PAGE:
Lucas Torreira drilled home a satisfying second from inside the D, before Gian Marco Ferrari slipped home the third from close range. The crowd at Marassi were delirious. Sampdoria have been flawless in their own stadium this season: winning six out of six home games, as well as the derby – technically an away game – against Genoa.
By full-time on Sunday, their manager, Marco Giampaolo, was being touted as a potential winner of the 2018 Panchina d’Oro (Golden Bench). Sixth in the table – and only five points behind Juventus, with a game in hand – his team were being discussed as legitimate Champions League contenders.
Giampaolo wanted no part of either conversation. He was too busy enjoying his first ever victory against Juventus: a team he had faced 10 times in his managerial career without taking so much as a point. “I’m not thinking about any particular targets,” he insisted. “I enjoy teaching the lads a particular movement and then taking the pleasure that comes when they apply it better than I taught it.”
That mentality helps to explain why he has been such a good fit at Samp. Giampaolo is a coach who enjoys getting into the details, working with individual players on the little things that make them better. A youthful midfield has flourished under his guidance. Torreira, on this form, may yet demand the consideration of the Uruguay manager, Óscar Tabárez, for next summer’s World Cup.
Juventus, for their part, slipped to third, after Mauro Icardi’s brace propelled Inter to victory over Atalanta. It is not that reality, nor the four-point gap to Napoli that ought to concern the reigning champions so much as the 10 goals they have now conceded in six away games. Their manager, Massimiliano Allegri, had reflected on the World Cup play-off at his pre-match press conference, observing that: “The Italian is full of pride. Normally when these things happen, he knows how to pick himself up and start over.”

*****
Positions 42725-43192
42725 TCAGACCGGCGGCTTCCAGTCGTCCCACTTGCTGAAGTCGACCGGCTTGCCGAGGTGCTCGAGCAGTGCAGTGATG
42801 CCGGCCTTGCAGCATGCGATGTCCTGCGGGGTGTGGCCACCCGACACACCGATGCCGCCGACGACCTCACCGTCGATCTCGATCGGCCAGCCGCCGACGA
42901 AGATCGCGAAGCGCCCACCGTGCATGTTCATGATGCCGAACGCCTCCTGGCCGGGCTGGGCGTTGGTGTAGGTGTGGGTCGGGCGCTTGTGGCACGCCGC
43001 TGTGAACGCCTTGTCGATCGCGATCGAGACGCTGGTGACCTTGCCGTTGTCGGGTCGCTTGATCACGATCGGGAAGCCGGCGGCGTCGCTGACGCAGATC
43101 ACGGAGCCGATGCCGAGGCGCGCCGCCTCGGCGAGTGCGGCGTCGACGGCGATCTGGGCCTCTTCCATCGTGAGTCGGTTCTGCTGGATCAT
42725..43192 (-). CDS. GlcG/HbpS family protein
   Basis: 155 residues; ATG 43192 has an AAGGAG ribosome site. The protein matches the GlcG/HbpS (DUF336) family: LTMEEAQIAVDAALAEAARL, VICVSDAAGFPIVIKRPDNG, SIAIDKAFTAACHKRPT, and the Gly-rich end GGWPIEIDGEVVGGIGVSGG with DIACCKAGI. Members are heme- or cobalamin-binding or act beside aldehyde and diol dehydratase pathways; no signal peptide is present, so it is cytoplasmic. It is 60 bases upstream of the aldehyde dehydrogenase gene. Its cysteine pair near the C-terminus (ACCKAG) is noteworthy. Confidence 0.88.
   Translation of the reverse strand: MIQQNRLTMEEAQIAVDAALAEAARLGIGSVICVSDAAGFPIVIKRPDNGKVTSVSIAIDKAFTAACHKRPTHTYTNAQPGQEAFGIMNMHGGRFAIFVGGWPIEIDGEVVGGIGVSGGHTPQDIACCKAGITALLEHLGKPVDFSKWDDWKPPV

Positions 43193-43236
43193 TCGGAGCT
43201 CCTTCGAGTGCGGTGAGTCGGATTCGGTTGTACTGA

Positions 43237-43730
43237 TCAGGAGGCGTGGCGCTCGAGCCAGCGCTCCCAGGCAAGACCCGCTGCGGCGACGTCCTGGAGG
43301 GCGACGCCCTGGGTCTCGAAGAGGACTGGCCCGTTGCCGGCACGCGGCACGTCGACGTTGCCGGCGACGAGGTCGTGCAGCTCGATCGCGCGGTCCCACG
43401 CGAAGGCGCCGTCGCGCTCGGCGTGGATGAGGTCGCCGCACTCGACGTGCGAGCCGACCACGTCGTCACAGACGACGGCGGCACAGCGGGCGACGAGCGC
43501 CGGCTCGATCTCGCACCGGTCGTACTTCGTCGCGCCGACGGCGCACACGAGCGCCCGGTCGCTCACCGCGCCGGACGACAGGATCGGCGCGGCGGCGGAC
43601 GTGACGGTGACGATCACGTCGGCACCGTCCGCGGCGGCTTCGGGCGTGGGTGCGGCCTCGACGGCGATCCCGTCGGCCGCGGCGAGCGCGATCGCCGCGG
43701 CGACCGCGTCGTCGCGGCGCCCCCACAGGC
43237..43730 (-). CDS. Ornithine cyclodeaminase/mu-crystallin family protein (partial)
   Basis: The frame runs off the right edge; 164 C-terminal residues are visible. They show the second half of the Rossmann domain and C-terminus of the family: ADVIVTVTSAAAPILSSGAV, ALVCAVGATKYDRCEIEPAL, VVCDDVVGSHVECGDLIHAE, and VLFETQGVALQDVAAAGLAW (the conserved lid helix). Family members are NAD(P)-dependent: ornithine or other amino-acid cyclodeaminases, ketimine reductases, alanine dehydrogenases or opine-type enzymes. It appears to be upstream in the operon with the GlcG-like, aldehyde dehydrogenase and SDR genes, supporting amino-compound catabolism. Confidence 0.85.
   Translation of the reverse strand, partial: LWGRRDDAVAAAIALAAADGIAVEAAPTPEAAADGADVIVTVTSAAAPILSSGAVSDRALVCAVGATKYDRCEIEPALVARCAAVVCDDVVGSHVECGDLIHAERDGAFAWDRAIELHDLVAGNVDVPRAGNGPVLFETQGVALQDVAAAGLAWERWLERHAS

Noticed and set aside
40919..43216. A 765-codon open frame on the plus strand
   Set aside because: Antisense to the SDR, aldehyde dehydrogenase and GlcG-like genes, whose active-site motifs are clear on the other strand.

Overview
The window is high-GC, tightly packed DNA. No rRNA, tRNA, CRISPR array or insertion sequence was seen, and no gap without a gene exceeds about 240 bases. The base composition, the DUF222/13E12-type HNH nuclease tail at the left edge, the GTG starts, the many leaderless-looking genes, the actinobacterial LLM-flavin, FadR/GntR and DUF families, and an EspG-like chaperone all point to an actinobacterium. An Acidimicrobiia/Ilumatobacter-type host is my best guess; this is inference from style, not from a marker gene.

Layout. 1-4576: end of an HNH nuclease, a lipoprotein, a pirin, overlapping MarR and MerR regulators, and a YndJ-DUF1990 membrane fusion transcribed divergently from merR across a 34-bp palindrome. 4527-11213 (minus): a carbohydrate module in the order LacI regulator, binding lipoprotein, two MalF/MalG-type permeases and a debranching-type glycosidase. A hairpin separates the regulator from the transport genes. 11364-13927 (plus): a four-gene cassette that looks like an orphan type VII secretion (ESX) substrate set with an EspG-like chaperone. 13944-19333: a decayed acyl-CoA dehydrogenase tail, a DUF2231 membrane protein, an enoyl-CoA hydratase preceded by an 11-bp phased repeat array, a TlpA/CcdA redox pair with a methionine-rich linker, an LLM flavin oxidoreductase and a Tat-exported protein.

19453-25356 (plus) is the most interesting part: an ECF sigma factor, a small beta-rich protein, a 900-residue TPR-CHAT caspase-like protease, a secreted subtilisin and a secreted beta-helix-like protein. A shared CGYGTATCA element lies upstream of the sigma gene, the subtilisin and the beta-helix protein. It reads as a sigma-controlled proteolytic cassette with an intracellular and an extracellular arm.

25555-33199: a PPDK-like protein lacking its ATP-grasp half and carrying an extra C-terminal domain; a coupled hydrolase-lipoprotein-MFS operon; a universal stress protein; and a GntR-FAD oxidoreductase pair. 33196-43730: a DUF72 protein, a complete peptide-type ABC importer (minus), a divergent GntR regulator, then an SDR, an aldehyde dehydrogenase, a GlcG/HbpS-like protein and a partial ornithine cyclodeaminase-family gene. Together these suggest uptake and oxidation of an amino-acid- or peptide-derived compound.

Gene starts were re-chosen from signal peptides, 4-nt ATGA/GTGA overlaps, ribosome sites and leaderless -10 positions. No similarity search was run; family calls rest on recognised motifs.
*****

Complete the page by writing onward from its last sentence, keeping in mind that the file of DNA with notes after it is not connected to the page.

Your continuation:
With a Champions League showdown against Barcelona coming up on Wednesday night, he had better hope that the same goes for his own team.
• It would have been remiss of me not to sign off with a mention for poor Benevento, who became the first team across Europe’s top five leagues ever to lose 13 games to begin a new season. It is not the statistic itself, but the way they have reached it that demands attention. They thought they had claimed their first Serie A point a month ago, when they equalised in the 93rd-minute away to Cagliari. Somehow, on that occasion, they contrived to concede another goal seconds later.
This weekend brought fresh indignity. At home to Sassuolo, they fell behind on a goalkeeping blunder – with Alberto Brignoli passing the ball directly to an opponent – before pulling level midway through the second half. Benevento then had a right-back Gaetano Letizia sent off, but clung on until the 92nd minute, when they gave away a penalty on an Andrea Costa handball.
The story does not end here. Domenico Berardi crashed the spot-kick against the bar, granting the home support a moment to believe that their luck might finally have turned. That feeling can only have been reinforced when Brignoli pushed a header from a free-kick wide a minute later. And then, the ensuing corner was sent in from the right. Federico Peluso rose in the middle to head home – and condemn Benevento to yet another defeat.
Results: Benevento 1-2 Sassuolo, Crotone 0-1 Genoa, Internazionale 2-0 Atalanta, Sampdoria 3-2 Juventus, SPAL 1-1 Fiorentina, Torino 1-1 Chievo, Udinese 0-1 Cagliari. Saturday: Roma 2-1 Lazio, Napoli 2-1 Milan.
guardian.co.uk © Guardian News and Media Limited 2010